Osteoporosis can, and does, occur in athletes, but we argue that requiring this condition to be present in female athlete triad syndrome relegates the syndrome to relative obscurity.
The condition of osteopenia is important and in postmenopausal women confers a doubling of the normal fracture risk and warrants attention.11 Also, an athlete with osteopenia is at greater risk of developing osteoporosis than is an athlete with normal bone mass. If either osteopenia or osteoporosis were accepted as criteria for impaired bone health, the female athlete triad syndrome would have greater prevalence and clinical relevance. Any athlete with osteopenia should optimise their lifestyle to try to maintain bone mass and increase bone strength.17 Physical activity and adequate nutrition are keystones to management of osteopenia; there is no evidence that pharmacotherapy is indicated to treat it.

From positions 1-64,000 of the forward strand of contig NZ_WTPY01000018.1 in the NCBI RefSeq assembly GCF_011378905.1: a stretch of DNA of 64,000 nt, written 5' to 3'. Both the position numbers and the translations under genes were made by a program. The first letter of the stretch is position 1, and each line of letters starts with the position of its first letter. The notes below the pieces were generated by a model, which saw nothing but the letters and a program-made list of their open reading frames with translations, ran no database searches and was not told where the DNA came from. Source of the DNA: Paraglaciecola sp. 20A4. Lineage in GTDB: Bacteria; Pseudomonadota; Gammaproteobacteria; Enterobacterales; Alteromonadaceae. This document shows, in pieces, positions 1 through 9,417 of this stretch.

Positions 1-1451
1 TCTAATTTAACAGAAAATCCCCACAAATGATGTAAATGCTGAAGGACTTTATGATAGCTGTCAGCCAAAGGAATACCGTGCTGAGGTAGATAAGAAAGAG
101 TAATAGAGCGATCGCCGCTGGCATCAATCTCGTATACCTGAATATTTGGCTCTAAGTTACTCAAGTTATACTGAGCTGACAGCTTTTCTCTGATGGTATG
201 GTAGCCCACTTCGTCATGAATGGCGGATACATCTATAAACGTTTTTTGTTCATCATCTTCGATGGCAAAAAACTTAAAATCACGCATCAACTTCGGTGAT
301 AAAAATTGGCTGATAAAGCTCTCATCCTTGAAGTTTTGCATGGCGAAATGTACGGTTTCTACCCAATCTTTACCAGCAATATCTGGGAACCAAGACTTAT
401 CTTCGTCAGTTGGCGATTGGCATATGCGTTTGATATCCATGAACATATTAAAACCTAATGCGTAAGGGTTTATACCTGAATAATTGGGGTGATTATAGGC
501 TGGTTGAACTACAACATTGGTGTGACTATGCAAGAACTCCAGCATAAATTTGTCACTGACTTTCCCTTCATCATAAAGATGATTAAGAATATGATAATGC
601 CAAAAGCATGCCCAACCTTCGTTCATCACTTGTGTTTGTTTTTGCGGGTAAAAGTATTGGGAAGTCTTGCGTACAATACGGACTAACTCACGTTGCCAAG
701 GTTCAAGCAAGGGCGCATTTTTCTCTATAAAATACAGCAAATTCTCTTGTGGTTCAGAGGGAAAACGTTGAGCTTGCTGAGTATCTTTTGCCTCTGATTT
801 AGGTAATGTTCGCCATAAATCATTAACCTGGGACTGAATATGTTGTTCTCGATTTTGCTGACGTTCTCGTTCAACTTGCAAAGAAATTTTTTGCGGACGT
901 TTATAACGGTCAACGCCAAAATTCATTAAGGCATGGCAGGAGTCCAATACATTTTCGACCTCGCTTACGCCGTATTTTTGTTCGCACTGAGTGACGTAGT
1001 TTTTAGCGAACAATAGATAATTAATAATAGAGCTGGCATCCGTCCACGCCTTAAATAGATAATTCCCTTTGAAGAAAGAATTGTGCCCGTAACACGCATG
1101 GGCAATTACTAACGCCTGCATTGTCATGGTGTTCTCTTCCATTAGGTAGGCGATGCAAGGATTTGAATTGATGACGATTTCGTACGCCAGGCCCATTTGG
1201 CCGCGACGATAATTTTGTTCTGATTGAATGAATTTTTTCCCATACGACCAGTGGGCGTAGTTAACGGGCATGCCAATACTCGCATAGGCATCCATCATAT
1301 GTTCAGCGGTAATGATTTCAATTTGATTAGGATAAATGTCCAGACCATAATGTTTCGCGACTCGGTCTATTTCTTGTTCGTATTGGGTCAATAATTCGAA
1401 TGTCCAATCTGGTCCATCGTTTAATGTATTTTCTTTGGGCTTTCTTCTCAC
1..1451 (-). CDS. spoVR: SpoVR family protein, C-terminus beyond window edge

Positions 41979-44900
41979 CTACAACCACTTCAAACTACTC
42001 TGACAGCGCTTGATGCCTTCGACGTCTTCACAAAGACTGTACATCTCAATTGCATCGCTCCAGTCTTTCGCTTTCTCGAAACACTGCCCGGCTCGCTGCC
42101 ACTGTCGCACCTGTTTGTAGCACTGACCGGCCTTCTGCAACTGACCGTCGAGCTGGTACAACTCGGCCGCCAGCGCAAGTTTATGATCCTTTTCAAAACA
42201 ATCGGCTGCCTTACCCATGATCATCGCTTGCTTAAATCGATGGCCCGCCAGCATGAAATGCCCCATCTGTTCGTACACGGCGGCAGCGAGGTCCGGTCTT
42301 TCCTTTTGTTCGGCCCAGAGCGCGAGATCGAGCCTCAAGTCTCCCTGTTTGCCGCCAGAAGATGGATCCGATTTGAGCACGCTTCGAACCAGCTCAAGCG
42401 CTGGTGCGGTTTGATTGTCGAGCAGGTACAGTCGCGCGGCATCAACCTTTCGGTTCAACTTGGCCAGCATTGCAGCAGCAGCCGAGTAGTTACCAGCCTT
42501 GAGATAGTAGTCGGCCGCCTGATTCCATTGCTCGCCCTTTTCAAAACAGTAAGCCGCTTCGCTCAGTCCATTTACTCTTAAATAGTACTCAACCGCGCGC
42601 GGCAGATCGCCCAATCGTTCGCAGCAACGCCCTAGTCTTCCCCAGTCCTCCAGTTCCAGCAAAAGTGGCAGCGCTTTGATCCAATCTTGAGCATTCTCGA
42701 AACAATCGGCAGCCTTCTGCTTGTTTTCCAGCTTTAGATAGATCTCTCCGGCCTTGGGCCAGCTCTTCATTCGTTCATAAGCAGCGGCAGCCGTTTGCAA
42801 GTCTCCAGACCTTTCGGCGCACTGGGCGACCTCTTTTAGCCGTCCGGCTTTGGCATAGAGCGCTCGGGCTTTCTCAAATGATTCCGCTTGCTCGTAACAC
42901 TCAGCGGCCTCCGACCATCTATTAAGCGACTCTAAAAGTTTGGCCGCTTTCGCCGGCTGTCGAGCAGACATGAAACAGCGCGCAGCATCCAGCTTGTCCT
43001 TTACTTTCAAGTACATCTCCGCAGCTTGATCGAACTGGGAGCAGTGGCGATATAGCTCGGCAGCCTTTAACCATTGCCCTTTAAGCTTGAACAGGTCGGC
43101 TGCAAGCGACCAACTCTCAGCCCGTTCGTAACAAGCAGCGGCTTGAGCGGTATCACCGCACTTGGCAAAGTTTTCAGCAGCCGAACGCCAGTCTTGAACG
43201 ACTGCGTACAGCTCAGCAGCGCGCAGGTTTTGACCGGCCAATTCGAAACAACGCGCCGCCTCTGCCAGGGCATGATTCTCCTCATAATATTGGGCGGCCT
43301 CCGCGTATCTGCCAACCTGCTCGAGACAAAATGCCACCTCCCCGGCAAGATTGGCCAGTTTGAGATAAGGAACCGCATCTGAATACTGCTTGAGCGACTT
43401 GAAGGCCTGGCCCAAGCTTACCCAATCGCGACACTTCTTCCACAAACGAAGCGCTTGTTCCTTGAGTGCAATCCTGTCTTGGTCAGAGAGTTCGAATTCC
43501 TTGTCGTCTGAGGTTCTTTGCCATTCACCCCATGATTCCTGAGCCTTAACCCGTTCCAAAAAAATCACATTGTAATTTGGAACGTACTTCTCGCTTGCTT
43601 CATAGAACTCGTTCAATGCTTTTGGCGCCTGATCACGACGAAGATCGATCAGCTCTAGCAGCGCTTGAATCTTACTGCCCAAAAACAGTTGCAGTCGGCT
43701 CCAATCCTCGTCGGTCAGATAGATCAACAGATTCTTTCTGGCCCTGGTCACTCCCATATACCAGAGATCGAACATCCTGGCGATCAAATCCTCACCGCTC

DID THE CHANGING DEFINITIONS OF OSTEOPOROSIS CAUSE THIS SITUATION?
How did this arguably inappropriate use of the term osteoporosis arise? The 1993 position stand stated that “osteoporosis in this group of young female athletes refers to premature bone loss and inadequate bone formation, resulting in low bone mass, microarchitectural deterioration, increased skeletal fragility, and an increased risk of fracture”.18 If the increased risk of fracture refers to “stress fracture” rather than osteoporotic fracture, this definition accurately reflects the bone health consequences associated with inadequate energy availability. This 1993 position stand preceded the World Health Organization definition of osteoporosis based on the BMD criteria as outlined above. Perhaps the 1997 position stand definition of osteoporosis was updated to reflect the new definition without there being time to consider the clinical implications inherent in the new, BMD based, definition.